You may be feeling very protective of your belly and baby. The belly almost acts as a beacon to other people, making them aware that you're pregnant. It's not unusual to feel quite vulnerable, for example in a jostling crowd or when you're out shopping. When this happens, make it clear to people that you're pregnant and, hopefully, they'll give you more space and give up their seat, if necessary.
When you're driving, you may find you're doing so even more carefully than normal, or becoming a very nervous or critical passenger. You may become more irritated than usual by people who you feel are driving without concern for your safety.
This protective instinct is a natural part of becoming a mother. It's the desire to protect and nurture your child, even before yourself. Rest assured, though, that your baby is in the safest possible environment inside your uterus. Your body is providing your baby with warmth, food, and oxygen. The baby is cushioned and protected by the amniotic fluid in which he floats, and this acts as a buffer to any shoving or bumping by crowds of people.
In pregnancy some women develop a form of diabetes known as gestational diabetes, which disappears when the baby is born. It may be suspected if you have signs such as fatigue and thirst and is confirmed by testing urine for glucose. If it's found, you'll be advised to have an oral glucose tolerance test (OGTT) between 24 and 28 weeks. You'll be tested earlier if you have a BMI over 35, a close relative with diabetes, or had diabetes in a previous pregnancy.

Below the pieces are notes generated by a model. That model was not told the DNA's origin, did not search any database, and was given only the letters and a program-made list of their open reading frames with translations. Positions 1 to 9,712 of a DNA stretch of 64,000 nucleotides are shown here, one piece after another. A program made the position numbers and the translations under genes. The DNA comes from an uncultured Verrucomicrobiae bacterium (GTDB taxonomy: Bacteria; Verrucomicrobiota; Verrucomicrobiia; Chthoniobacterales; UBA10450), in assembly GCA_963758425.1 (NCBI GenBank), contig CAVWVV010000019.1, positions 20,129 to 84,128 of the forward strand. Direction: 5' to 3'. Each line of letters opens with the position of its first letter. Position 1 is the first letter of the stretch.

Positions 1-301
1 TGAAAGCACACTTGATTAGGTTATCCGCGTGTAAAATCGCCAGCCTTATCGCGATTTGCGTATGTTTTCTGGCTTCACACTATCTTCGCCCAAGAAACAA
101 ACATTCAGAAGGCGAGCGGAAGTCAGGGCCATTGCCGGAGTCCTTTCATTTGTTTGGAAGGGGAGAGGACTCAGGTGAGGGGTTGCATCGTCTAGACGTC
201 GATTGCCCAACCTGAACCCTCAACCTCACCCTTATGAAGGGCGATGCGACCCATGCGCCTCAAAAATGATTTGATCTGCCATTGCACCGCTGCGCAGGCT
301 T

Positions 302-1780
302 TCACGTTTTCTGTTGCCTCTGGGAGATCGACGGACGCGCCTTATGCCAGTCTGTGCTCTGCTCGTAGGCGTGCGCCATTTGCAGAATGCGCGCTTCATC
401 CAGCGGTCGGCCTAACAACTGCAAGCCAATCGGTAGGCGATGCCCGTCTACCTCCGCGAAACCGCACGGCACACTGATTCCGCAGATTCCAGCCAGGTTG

The idea of hypnoBirthing – giving birth in such a relaxed state that you barely feel pain-sounds too good to be true. But the research extolling its benefits is impressive. Several studies have shown that self-hypnosis helps women feel less anxious about labor and birth. They also tend to require minimal pain relief and medical intervention: many women succeed in giving birth at home.
Excerpted from Pregnancy Day by Day.
Copyright Ã‚Â©2009 Dorling Kindersley Limited.
Buy this book now!
© 2000-2015 Sandbox Networks, Inc. All Rights Reserved.